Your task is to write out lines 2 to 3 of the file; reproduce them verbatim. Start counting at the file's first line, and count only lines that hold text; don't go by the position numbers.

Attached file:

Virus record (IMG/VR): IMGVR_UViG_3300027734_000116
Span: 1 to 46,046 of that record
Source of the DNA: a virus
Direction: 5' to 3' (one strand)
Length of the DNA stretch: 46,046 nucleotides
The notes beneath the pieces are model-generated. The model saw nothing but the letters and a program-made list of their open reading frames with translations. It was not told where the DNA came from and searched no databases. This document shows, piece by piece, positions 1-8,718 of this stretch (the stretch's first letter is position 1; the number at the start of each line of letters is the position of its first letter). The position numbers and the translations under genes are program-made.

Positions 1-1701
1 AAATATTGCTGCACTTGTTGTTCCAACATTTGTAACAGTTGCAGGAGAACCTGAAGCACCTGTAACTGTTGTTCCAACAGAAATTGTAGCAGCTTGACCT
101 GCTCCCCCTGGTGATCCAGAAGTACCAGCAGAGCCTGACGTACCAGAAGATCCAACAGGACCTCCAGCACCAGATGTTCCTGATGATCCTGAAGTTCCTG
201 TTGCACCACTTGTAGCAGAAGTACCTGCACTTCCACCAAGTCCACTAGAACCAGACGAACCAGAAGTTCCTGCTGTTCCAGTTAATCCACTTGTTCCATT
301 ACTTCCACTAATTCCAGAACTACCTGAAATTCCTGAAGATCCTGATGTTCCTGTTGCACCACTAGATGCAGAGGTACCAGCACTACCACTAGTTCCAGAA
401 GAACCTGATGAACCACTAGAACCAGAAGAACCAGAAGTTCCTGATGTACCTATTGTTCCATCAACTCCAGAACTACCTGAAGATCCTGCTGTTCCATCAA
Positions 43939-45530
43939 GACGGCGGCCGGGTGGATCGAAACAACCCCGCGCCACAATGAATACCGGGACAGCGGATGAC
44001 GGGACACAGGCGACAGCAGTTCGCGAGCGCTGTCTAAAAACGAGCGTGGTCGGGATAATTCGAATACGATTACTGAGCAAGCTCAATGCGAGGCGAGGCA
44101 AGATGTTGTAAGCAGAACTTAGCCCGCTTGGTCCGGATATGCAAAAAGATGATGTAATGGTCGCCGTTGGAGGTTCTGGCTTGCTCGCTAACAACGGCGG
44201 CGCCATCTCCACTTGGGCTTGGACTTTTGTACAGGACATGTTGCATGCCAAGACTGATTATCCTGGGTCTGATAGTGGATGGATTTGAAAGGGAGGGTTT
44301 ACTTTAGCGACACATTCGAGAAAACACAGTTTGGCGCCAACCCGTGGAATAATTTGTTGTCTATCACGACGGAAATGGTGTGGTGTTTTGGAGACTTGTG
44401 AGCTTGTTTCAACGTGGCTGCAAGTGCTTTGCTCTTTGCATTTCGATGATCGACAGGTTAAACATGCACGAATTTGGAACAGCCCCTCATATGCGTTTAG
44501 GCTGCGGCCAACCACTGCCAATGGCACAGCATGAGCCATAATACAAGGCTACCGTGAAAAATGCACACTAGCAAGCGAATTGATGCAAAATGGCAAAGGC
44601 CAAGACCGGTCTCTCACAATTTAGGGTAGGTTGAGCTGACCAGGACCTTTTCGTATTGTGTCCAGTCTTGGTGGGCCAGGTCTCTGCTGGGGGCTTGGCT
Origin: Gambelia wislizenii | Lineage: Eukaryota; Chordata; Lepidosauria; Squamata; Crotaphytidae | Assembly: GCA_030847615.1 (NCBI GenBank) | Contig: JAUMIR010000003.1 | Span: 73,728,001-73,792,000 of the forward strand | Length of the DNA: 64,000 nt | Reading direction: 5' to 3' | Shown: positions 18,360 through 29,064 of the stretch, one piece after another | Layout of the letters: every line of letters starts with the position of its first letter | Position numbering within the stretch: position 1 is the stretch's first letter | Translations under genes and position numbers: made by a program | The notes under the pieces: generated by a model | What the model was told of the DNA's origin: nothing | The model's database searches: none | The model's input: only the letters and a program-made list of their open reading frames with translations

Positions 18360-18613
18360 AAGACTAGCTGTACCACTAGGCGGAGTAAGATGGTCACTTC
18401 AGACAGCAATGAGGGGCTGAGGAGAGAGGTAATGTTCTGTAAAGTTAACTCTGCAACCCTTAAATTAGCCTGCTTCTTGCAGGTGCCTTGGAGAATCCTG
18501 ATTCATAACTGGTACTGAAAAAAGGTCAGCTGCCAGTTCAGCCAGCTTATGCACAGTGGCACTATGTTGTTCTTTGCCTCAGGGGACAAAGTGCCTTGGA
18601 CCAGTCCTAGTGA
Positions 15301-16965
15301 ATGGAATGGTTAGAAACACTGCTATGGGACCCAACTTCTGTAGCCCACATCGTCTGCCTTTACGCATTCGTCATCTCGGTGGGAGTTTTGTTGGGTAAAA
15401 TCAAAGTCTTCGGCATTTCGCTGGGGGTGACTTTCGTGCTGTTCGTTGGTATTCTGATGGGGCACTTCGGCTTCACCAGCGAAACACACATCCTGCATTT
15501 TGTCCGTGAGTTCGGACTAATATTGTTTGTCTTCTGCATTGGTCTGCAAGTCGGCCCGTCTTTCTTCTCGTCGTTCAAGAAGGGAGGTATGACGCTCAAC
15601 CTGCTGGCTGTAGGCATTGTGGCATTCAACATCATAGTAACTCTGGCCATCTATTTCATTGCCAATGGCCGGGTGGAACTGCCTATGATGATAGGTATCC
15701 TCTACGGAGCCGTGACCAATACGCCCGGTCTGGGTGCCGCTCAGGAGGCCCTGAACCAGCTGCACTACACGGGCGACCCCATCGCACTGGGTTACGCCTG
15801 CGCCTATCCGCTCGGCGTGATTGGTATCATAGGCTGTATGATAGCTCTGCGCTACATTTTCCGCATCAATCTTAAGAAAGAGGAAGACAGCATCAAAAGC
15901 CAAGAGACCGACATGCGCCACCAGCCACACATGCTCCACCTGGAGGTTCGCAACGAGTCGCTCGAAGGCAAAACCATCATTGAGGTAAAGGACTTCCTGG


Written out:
Span: 1 to 46,046 of that record
Source of the DNA: a virus